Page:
Growing Food

Gardening 101: 8 Easy To Grow Vegetables For New Gardeners

There are many reasons why you would want to start a vegetable garden. If you are the health-conscious type, then growing your own food ensures that you get organic produce safe from harmful chemicals.

For the budget-minded folks, growing your food can save money, especially during seasons where the price of vegetables goes up. But if you are like us, gardening is more of a hobby. Not being a green thumb can definitely be frustrating, but thankfully, starting your own garden is one the best ways to get rid of the ‘curse.’

As is true with many things, success is a big motivator. So when you decide to start your garden, it is best to choose vegetables that are easy to grow and don’t require much work. When you see your hard work paying off, you are more likely to continue and expand your garden to include more challenging projects.

To help you get started, we’ve gone ahead and put together a list of some of the easiest vegetables to grow so that you are nearly guaranteed success, no matter your skill level.

1. Lettuce

Quick Facts

Germination Time:
Approximately 2 to 14 days

Temperatures:
45 to 75 degrees Fahrenheit

Spacing:
6 to 18 inches apart, depending on the variation

Ideal Light:
Sunny to partial shade

Best Companions:
Beetroot, carrots, radishes, chives, and garlic

Harvest Time:
65 to 80 days, depending on the variation

Lettuce comes in different types and sizes that vary from leaf lettuce to head lettuce like romaine or iceberg. Leaf lettuce makes an excellent base for a green salad, and there is no end to the different uses of head lettuce. This awesome vegetable is a practical place to start our list. Another interesting advantage of leaf lettuce is that you can actually harvest the outer leaves while leaving the center leaves intact and growing.

To get started with growing it, you’ll need seeds. These can easily be found at just about any gardening store.

This plant thrives in cold weather and is best planted in early spring or fall. Lettuce seedlings can even handle frost as long as the temperatures stay above 45 degrees Fahrenheit.

If you find yourself in a situation where the temperature drops below this ideal range, just cover the seedlings with a plastic sheet. If you are looking for an all-year-round vegetable, lettuce is perfect, especially if you have a cold frame greenhouse.

Another reason why lettuce is an ideal beginner’s vegetables to plant is that they can be sown directly. When you notice plants clustered together, remove a few outer leaves to give them more room to grow. And that’s about all the maintenance it’ll need. The awesome thing here is the fact that, despite having little to no maintenance to speak of, lettuce has a high average yield compared to many other vegetables on this list. You can plant small crops over time and enjoy having fresh lettuce for months on end.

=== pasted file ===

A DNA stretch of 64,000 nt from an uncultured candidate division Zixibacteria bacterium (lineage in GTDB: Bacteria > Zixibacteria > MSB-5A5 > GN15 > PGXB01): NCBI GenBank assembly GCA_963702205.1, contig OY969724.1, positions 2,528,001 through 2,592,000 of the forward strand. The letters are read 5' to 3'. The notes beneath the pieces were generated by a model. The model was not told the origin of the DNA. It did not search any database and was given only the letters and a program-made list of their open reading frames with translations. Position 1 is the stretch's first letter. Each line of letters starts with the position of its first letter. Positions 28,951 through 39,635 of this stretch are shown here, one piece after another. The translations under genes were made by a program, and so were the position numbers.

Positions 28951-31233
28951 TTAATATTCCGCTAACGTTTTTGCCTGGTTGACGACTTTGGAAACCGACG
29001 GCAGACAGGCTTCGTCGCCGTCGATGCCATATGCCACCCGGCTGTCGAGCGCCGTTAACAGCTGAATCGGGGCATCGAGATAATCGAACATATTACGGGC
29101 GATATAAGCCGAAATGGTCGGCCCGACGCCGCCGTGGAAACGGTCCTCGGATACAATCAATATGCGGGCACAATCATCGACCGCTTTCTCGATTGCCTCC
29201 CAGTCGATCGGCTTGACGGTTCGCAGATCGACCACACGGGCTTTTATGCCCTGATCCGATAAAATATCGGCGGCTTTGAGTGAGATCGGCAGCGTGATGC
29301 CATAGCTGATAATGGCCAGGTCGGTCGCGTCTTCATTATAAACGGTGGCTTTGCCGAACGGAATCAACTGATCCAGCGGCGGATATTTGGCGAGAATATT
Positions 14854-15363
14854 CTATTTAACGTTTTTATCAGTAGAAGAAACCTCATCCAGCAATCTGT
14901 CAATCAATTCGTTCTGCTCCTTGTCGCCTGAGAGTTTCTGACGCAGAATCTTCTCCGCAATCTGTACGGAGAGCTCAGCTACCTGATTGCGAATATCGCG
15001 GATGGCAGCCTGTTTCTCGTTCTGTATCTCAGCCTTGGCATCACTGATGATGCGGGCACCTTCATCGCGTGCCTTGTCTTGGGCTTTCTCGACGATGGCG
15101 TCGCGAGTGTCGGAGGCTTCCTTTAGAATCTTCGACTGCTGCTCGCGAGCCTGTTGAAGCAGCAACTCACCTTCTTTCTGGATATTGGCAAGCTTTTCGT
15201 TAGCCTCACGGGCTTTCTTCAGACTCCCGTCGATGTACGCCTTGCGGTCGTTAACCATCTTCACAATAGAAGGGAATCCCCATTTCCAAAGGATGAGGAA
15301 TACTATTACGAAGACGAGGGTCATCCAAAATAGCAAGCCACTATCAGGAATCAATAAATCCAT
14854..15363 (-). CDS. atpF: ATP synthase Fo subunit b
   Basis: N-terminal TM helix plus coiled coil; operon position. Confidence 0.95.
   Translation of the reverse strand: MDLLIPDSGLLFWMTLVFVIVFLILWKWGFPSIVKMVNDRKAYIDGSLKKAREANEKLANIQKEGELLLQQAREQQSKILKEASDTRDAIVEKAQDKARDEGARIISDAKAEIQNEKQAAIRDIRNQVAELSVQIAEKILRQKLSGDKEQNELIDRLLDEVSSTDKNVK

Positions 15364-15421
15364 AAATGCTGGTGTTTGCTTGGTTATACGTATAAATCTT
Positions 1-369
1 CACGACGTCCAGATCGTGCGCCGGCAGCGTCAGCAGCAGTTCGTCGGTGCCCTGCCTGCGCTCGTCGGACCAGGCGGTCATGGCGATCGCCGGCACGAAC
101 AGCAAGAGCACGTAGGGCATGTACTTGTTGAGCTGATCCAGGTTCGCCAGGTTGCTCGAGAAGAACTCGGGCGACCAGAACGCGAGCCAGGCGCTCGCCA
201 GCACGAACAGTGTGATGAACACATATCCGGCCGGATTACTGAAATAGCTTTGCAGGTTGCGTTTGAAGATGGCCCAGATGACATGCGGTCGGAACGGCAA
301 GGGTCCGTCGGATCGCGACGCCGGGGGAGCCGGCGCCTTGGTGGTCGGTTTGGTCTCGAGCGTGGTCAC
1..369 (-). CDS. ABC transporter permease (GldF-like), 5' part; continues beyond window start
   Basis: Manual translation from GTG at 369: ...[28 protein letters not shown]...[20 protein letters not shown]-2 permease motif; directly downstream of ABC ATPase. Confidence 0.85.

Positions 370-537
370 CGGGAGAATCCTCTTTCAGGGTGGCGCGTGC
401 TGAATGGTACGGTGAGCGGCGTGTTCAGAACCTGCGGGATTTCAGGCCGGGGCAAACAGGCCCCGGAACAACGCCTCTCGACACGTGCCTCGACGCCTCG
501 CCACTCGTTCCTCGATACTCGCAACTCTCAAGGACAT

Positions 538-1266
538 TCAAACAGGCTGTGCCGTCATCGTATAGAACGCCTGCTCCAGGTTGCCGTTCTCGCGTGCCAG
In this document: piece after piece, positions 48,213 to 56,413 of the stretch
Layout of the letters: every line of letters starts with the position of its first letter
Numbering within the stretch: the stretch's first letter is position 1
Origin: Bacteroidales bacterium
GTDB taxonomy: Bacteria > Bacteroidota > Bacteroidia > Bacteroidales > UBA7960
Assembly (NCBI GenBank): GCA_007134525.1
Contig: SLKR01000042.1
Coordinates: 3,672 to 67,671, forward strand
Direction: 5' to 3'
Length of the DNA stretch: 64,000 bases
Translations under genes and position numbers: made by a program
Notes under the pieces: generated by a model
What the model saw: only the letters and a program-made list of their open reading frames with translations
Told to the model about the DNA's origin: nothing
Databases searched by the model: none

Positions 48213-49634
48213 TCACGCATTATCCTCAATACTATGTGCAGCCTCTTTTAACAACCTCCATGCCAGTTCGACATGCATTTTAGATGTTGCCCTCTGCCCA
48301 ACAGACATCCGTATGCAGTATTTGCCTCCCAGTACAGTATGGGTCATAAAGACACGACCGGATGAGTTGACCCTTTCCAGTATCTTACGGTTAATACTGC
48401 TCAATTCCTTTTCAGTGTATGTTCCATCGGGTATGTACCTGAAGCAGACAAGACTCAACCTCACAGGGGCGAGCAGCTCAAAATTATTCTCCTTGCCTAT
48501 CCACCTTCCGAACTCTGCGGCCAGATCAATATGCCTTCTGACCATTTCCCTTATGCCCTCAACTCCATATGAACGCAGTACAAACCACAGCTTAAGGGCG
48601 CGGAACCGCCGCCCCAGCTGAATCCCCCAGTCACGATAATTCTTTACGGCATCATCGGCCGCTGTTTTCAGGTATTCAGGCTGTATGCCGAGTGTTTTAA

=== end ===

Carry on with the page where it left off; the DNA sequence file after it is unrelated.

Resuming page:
In terms of pests, an easy way to keep your lettuce safe from any pesky critters is to plant chives or garlic between each head to keep invaders at bay.

It flourishes in well-drained composted soil and can be ready to harvest within 65 to 80 days, depending on the type of lettuce. Germination time is between 2 to 14 days, and the light preference is sunny to partial shade.

2. Cucumbers

Quick Facts

Germination Time:
Approximately 4 to 13 days

Temperatures:
70 to 85 degrees Fahrenheit

Spacing:
12 inches, 3 feet per row

Ideal Light:
Sunny to partial shade

Best Companions:
Carrots, parsley, cauliflower and beans

Harvest Time:
48 to 65 days, depending on the variation

Cucumbers are a great crop to grow, provided you are a fan. Some people just don’t care for cucumbers as veggies, and if that is you, you can skip right over this section. But for cucumber lovers, read on!

Planting cucumbers is straightforward, and you can either put them in the ground or plant them in containers. Usually, the seedlings are kept indoors for three weeks before being transferred to the ground. You can easily find cucumber seedlings at your local nursery.

Since cucumbers are a warm-weather crop, they are best planted after the last spring frost. These vegetables prefer well-drained soil with a lot of sunlight exposure and a bit of compost. If you decide to plant cucumbers, remember that they are a vine and need ample space to run. It is an excellent idea to create a trellis for their vines to help them grow neatly.

If you plan to plant cucumbers in containers, there is a variety called a patio cucumber, which is meant to be grown in a space-limited environment. Simply fill a bucket with dirt and compost and plant one cucumber per bucket. Make sure that they are located in an area with ample sunlight and water them regularly. For the best results, fertilize your cucumbers every month.

3. Green Beans

Quick Facts

Germination Time:
Approximately 6 to 16 days

Temperatures:
55 to 85 degrees Fahrenheit

Spacing:
6 inches, 18 inches per row

Ideal Light:
Sunny to partial shade

Best Companions:
Peas, cabbages, radishes, and potatoes

Harvest Time: